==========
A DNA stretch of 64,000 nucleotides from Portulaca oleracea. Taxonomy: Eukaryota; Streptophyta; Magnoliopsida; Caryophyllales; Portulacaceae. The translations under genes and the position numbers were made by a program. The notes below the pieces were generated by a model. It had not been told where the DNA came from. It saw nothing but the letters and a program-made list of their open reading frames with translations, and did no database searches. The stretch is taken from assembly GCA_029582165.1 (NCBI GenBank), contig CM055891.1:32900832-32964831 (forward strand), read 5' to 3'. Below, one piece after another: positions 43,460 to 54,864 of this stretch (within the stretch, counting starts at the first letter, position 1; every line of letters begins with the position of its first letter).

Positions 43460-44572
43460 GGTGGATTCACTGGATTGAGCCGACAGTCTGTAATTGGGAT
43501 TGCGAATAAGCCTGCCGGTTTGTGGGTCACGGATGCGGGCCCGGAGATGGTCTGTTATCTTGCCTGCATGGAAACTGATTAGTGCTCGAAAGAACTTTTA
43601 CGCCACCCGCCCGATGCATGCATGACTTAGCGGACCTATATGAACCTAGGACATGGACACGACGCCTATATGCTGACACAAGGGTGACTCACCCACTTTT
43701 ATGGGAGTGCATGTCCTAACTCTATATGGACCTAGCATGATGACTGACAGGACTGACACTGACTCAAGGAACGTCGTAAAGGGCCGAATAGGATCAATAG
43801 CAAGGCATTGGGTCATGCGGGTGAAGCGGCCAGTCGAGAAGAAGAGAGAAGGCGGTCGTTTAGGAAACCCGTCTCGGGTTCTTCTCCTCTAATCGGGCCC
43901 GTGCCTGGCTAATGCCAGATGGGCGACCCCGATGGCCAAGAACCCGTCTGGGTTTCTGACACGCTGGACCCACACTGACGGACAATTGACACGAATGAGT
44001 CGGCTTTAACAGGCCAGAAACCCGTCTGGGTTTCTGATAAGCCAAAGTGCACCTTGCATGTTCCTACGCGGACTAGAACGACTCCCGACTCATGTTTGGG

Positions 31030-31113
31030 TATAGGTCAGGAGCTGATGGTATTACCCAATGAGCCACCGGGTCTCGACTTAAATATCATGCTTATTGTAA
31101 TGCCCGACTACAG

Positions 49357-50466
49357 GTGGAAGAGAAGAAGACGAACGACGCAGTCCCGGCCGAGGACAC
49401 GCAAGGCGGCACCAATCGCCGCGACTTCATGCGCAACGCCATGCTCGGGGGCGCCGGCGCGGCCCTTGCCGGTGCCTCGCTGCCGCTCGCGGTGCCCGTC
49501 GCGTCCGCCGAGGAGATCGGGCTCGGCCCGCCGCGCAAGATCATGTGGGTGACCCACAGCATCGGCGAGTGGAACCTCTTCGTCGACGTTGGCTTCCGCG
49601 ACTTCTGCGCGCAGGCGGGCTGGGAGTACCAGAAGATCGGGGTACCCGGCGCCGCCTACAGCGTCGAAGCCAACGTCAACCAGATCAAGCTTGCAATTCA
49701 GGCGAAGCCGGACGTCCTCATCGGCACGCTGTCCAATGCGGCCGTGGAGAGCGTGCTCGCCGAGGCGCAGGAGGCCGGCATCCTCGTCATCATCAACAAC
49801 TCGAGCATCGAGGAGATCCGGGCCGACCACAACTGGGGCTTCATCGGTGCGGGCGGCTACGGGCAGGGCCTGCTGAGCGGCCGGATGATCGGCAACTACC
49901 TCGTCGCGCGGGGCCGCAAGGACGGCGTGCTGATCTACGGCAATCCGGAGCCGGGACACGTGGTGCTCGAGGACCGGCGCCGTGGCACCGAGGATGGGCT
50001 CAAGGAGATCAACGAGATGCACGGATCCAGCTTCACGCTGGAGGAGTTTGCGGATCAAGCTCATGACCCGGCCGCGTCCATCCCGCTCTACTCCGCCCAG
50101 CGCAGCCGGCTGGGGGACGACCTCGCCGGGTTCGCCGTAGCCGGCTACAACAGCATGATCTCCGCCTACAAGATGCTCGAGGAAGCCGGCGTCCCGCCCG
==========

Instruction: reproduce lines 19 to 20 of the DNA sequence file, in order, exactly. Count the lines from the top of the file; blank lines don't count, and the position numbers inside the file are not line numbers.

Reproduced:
49801 TCGAGCATCGAGGAGATCCGGGCCGACCACAACTGGGGCTTCATCGGTGCGGGCGGCTACGGGCAGGGCCTGCTGAGCGGCCGGATGATCGGCAACTACC
49901 TCGTCGCGCGGGGCCGCAAGGACGGCGTGCTGATCTACGGCAATCCGGAGCCGGGACACGTGGTGCTCGAGGACCGGCGCCGTGGCACCGAGGATGGGCT